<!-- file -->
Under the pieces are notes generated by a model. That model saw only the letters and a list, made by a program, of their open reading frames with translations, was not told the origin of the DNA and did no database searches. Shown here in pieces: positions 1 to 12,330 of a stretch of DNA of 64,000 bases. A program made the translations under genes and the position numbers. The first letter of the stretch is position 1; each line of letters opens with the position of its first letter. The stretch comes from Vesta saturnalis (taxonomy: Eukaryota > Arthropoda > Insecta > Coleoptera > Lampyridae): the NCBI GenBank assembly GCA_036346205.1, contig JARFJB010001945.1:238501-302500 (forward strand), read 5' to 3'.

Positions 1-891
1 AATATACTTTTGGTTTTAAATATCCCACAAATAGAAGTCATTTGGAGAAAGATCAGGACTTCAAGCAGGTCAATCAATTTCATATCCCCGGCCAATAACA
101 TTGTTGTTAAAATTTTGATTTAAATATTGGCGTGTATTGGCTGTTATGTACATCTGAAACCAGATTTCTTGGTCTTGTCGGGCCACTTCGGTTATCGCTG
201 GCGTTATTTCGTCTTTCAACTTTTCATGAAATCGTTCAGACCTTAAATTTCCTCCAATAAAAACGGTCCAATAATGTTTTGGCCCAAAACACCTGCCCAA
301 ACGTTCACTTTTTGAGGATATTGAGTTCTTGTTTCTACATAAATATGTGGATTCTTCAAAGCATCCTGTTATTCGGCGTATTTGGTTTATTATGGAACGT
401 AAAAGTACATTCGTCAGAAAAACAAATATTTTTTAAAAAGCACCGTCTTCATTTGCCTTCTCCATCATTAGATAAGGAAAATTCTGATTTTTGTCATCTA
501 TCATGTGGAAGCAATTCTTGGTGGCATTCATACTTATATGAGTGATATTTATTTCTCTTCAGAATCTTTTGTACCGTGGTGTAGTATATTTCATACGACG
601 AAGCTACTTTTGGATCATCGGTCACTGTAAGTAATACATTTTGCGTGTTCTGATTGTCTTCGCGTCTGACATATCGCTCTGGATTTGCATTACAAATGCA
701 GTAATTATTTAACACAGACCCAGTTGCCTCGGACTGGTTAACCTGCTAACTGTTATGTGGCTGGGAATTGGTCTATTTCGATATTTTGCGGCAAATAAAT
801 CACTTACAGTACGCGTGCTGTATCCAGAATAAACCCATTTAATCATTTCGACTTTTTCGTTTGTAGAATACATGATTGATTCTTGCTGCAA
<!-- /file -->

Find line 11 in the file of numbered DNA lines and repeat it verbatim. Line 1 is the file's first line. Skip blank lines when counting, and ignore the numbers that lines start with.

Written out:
801 CACTTACAGTACGCGTGCTGTATCCAGAATAAACCCATTTAATCATTTCGACTTTTTCGTTTGTAGAATACATGATTGATTCTTGCTGCAA